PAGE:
Perhaps those who ride in limos and G5s and stay at Ritz Carltons are removed from that spirit. Perhaps for them it’s all about cash flow and overhead. Perhaps it’s survival for them to charge $35 for a t-shirt.
Perhaps the rock’n’roll One Percent have lost the plot, and by circumstance are no longer able to write anything that’s relevant to the audience.
I am surrounded by young musicians whose souls are afire with passion and sense of outrage at contemporary social conditions. They all have their own personality in their way of expressing their observations and attitudes. They have relevance in their compositions.
One thing they don’t have is headliners sharing their tours with them. Damn, you even have to pay to play in a mangy fuckin’ club.
It’s all rather short-sighted on the part of the promoters. If there are no worthwhile bands developing a connection with national audiences, then who’s going to headline in five or ten years? Fail to bring on the next wave and all your venues will be scrubland in the future, tumbleweed rolling in the aisles.
Furthermore, Irving Azoff’s company is apparently attempting to corner the market in the old 80s bands that still breathe, in order to control and exploit the nostalgia gigs and festivals. I have been told that his company has no intention of putting young talent on those bills. I hope that this is not the case.
My question for Gene is what are you in it for? Is it just the money, honey? Longevity for its own sake? Damn, Gene, roaches will probably outlive us all, just by their relentless permanence. Quality over quantity, always.
Los Angeles, the world’s music industry centre, has never firmly held the plot. It has always been exploitive and maybe greatness was an accidental byproduct of the music industry’s exploitation of the mundane and superficial in the interest of making corporate shareholders happy. One damned Katy Perry after another. Rock’n’roll is an outlaw attitude. Most of the time it was at loggerheads with the corporations that tried to harness it. Even someone like Eric Clapton did not have a career – he has a life. He follows his muse and instinct rather than employing an industrial calculation. By contrast, if I get one more freakin’ e-mail hawkin’ and shilling for Joe Bonamassa…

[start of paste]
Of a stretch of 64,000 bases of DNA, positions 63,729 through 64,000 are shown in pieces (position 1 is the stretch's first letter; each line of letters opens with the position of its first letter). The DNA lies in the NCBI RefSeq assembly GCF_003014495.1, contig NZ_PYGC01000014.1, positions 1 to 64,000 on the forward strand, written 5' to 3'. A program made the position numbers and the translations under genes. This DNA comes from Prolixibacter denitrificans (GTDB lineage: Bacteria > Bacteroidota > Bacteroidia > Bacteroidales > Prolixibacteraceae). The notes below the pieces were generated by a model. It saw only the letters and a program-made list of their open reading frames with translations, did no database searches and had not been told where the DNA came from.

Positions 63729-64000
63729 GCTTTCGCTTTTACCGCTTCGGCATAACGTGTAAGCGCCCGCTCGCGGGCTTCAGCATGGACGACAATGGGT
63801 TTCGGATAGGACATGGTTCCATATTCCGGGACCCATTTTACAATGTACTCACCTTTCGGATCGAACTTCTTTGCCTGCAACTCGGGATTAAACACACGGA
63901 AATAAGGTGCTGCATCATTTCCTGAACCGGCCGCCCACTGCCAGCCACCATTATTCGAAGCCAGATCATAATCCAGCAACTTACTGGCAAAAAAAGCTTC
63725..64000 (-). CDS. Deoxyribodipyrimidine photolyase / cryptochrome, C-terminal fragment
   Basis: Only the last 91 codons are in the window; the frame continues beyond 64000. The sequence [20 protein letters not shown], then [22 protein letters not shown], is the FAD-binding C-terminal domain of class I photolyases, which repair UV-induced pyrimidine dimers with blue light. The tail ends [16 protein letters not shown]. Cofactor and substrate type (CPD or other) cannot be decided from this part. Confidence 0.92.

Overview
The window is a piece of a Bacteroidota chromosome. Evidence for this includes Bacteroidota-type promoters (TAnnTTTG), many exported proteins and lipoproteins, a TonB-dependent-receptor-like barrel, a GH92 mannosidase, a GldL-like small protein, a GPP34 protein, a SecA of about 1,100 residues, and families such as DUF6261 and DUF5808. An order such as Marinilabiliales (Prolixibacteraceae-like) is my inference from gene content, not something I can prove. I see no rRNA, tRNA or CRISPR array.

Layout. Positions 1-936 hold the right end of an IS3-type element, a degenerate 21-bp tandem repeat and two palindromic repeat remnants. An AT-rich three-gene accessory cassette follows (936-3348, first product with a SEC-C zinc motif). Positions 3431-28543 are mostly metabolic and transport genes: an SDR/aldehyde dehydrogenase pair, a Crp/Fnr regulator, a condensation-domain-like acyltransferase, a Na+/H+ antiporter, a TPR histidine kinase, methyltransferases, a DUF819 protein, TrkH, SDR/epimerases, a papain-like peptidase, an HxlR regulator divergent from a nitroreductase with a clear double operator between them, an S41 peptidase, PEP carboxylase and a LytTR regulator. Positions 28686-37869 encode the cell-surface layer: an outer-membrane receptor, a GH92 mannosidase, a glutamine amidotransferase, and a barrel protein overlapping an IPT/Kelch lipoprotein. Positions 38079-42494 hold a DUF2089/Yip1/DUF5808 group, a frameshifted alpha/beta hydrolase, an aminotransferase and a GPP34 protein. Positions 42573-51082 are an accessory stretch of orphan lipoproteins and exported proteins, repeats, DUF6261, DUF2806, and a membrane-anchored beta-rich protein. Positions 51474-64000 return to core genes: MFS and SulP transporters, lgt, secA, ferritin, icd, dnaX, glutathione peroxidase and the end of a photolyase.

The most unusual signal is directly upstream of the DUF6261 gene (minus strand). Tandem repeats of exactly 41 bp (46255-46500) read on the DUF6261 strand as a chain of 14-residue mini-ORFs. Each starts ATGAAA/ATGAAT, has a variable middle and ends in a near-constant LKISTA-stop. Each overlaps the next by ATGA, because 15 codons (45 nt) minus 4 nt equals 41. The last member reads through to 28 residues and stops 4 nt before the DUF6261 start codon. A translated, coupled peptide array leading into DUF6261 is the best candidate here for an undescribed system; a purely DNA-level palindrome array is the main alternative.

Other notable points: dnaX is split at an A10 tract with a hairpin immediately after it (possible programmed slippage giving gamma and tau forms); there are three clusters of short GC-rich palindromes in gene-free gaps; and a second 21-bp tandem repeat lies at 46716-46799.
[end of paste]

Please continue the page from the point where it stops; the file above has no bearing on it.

Does KISS represent that outlaw attitude? Or has it been a triumph of superficial image over substance? Of selling, as opposed to connecting? Merely an act? I dunno, and that’s for y’all to assess.
What I will say, is from where I sit, rock music is healthy. Every time I see Slash play I experience at least a couple of moments of genuine spontaneousness and unpredicted brilliance. He brings his soul and reveals it every night.
Its the industry, and certain attitudes, that are not healthy. Invest cynicism into the means and the method and cynicism will be the audience response.
Gene? Open a label again. Share your experience and expertise. Open an LA club that books on the basis of talent, rather than the ability to buy stage time. Put talent on your television shows. Take a fresh band on tour with you and allow them to break even. You’ve got the means and I have yet to see a hearse with a luggage rack.